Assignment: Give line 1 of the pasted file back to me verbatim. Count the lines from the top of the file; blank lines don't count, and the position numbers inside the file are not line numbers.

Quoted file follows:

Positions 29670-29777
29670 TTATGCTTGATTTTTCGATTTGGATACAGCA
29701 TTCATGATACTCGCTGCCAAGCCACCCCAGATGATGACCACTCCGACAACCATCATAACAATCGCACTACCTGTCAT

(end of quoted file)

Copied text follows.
Positions 29670-29777